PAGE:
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Mahlobo must account for his Vuwani 'failings' in public - DA


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Mahlobo must account for his Vuwani 'failings' in public - DA

State Security Minister David Mahlobo
State Security Minister David Mahlobo

6th July 2017

By: News24Wire


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State Security Minister David Mahlobo must account "for his failings" in front of the Portfolio Committee on Basic Education, which is open to the public, and not the closed Joint Standing Committee on Intelligence, the Democratic Alliance (DA) has said.

DA MP Nomsa Marchesi has written to the chairperson of the Portfolio Committee on Basic Education to request that the minister appears before it.


Marchesi wants Mahlobo to "explain how his department knew about the protests in Vuwani a year before they happened" but chose not to act on the intelligence they were given in a bid to prevent it.

On Tuesday evening, Mahlobo addressed the media at the African National Congress' national policy conference, where he said, "We knew of Vuwani, Malamulele a year ago, that it will happen".


Journalists attending the press conference laughed in apparent disbelief.

But Marchesi was not amused.

"Access to education, especially for the poor, is something the DA takes seriously as it is necessary for entry into the job market; as such, we cannot accept any hindrance to learning," she said according to a statement.

"Mahlobo’s utterances paint a grim picture of the state of national security and he must account to the people for his failings."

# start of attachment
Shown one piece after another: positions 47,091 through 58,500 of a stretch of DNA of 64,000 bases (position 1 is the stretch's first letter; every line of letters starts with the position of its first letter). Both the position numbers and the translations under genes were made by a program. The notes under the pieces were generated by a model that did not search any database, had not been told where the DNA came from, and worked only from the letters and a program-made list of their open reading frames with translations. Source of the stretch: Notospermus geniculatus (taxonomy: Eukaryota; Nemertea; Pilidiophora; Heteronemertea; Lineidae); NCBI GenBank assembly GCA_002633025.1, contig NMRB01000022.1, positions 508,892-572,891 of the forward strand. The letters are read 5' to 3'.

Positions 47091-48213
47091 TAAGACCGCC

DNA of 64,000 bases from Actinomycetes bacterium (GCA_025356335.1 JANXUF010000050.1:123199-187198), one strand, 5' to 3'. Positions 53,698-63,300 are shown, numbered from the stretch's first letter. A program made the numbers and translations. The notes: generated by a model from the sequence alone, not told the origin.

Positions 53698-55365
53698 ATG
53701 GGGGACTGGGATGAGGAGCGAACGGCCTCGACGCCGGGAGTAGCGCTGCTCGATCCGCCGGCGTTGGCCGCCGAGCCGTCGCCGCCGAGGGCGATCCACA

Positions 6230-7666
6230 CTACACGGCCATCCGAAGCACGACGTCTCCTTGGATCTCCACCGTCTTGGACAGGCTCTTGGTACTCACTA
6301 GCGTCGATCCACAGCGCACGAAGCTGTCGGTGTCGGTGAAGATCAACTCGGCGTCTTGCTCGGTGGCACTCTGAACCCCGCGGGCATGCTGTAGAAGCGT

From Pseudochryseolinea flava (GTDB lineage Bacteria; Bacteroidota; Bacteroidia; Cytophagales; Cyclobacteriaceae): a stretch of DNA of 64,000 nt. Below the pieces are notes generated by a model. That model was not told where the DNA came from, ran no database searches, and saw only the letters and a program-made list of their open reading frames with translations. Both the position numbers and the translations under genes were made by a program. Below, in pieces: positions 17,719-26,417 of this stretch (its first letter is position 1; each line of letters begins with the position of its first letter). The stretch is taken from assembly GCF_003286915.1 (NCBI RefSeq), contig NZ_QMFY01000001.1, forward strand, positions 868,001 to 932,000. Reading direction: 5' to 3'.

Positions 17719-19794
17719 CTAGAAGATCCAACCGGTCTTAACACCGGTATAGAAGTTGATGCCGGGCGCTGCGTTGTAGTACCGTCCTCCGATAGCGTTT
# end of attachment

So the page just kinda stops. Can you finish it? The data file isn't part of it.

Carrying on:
Replies to the DA's parliamentary questions from June 2016 revealed that 20 schools were damaged during the violent protests, with a total of 79 classrooms burnt and a further 13 vandalised. There were 1 805 desks destroyed, along with surplus textbooks, stationery and school records.

The violence erupted after residents lost a court bid to remain in the Makhado municipality after the Municipal Demarcation Board moved Vuwani and surrounding areas into the Lim 345 local municipality.

According to Marchesi, children in Vuwani were denied access to education from the first half of May 2016 and most could not return to schools until the beginning of August as a result of the protests and were thus deprived of their constitutionally guaranteed rights.

"Learners were prevented from going to school again in April this year when more schools were burned and nearly 30 000 pupils were affected by the shutdown," said Marchesi.

"The least minister Mahlobo could have done was to brief Basic Education Minister, Angie Motshekga, on any developments that were projected to affect learning in the area and posed threats to learners in order to minimise the damage caused by the protests. It is imperative that the minister be summoned before the education committee so that we can get to the bottom of this situation."

She said the protests had a major impact on the community and an open committee sitting, to which the committees on Cooperative Governance and Traditional Affairs and police should also be invited, will ensure that Mahlobo is held accountable.

As minister of state security Mahlobo reports to the Joint Standing Committee on Intelligence, whose meetings are closed to the public by default. Other committee meetings must be open to the public unless there is a pressing need for it to be closed, in which case it must be announced beforehand.


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